Wednesday, November 14, 2012
With the 39 percent sewer rate hike recently passed by the Hamilton County Water and Wastewater Treatment Authority hitting Signal Mountain Jan. 1, residents and business owners alike must face the increase head on.
“Definitely in this economy when you are in small business, every little increase … is going to be tough. This is such a dramatic increase too,” said J & S Shoes owner Jeff Price. “In today’s times with the economy the way it is and people struggling, they just keep making these increases like nothing’s going on. I don’t understand it.”
Price, a member of the Mountain Business Association, said his business didn’t get slammed with the effects of the recession until 2011 and noted that it feels like sales are trying to pick up again. He added, however, that he doesn’t know that anyone can prepare for an almost 40 percent increase in sewer rates.
“It’s just another one of those hurdles we will try to overcome,” said Price. “Being in retail … you’re at the mercy of your community. [The MBA’s] big theme is ‘Shop local.’ We are trying to tell people to keep the money on the mountain.”
Two-thirds of residents in the town of Signal Mountain currently have septic tanks instead of a connection to the sewer system, according to Town Manager Honna Rogers. Officials have previously worried aloud about residents not wanting to connect to the sewer — and that was before the rate hike. If the sewer rate keep increasing, residents may wish to avoid connecting once the Signal moratorium is finally lifted. Residents perpetually on a septic system may mean continuously contaminated environments and limits to development.
“We have contaminated streams near the areas that are on septic,” said Rogers. “Septic systems need ongoing maintenance and I know with developers it is much preferred to do sewer lines.
WWTA Attorney Chris Clem said the rate increase is a result of WWTA’s efforts to avoid a consent decree from the Environmental Protection Agency like the one recently given to the city of Chattanooga. According to Clem, WWTA has so far done a sufficient job of keeping up its sewer repairs — but it’s clear the repairs won’t be enough.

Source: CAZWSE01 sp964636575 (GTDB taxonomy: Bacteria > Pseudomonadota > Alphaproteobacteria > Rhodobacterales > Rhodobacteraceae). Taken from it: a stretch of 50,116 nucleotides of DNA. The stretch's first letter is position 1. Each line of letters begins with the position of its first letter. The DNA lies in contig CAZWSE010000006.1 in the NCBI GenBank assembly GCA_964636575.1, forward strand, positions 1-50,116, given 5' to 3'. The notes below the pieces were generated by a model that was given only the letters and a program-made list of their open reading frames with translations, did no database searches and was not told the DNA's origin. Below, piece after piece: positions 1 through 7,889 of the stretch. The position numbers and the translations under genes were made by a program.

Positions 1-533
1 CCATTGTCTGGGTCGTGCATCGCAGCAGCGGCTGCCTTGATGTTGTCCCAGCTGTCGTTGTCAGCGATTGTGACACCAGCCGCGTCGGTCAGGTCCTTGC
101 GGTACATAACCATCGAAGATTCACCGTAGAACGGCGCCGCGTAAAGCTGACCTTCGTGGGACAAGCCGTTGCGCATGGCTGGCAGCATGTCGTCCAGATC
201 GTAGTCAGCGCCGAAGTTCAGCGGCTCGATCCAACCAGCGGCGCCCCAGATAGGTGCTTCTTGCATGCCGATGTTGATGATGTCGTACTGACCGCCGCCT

“We all [surrounding cities such as Nashville, Memphis and Knoxville] have 50- to 60-year-old sewer systems. It’s just time for most of these to be replaced,” he explained. “The EPA wants to know that sufficient progress has been made with all three of our components [main sewer lines, private service laterals and pump and service stations].”
Clem said the repairs are extremely costly; a $10 million dollar government loan was approved a few months ago to allow WWTA to make repairs on private service laterals. This particular loan is being serviced by the $8 fee already on residents’ sewer bills. But repairing the main lines throughout the area as well as upgrading pump stations could cost up to the tens of millions of dollars, according to Clem, contributing to the rise in the general sewer rate fee.
Due to the current leaks in the sewer lines, with a heavy rain local sewer flow grows up to 28 times its usual level, raising expenses to treat such a large amount of water and causing overflow into the Tennessee River, said Clem. The EPA wants the water treatment company to get that ratio down from 28:1 to 6:1 as a maximum overflow rate.
“Nationwide most sewer systems will be raising their rates indefinitely,” Clem said. “If the EPA doesn’t back off of their current unfunded mandates, all sewer systems will be raising rates every year or two. It would be nice if we could have more time to make these repairs.”
Update on Signal’s sewer moratorium
From a Tennessee Department of Environment and Conservation standpoint, the moratorium is still in place and will remain in place until Signal Mountain is connected to the Moccasin Bend Wastewater Treatment Plant, according to TDEC communications representative Meg Lockhart.
So far, WWTA has taken the following measures toward lifting the moratorium:
-WWTA has obtained the easement for constructing a connector sewer line from the Signal Mountain Wastewater Treatment Plant on Suck Creek Road to a pump station at Baylor School.
-The design for that sewer line has been completed.
-Designs for modifying the existing treatment plant have been completed.
Lockhart noted that WWTA can’t start the construction until it has authorization from the city of Chattanooga to connect to the city’s collection system. As a consent decree was issued to the city of Chattanooga that stipulates requirements for connecting new services, Signal Mountain can’t connect to Moccasin Bend until the decree is finalized and certain requirements are met, which could take up to 37 months. WWTA will then be able to develop the required data to present to the city of Chattanooga for connection approval.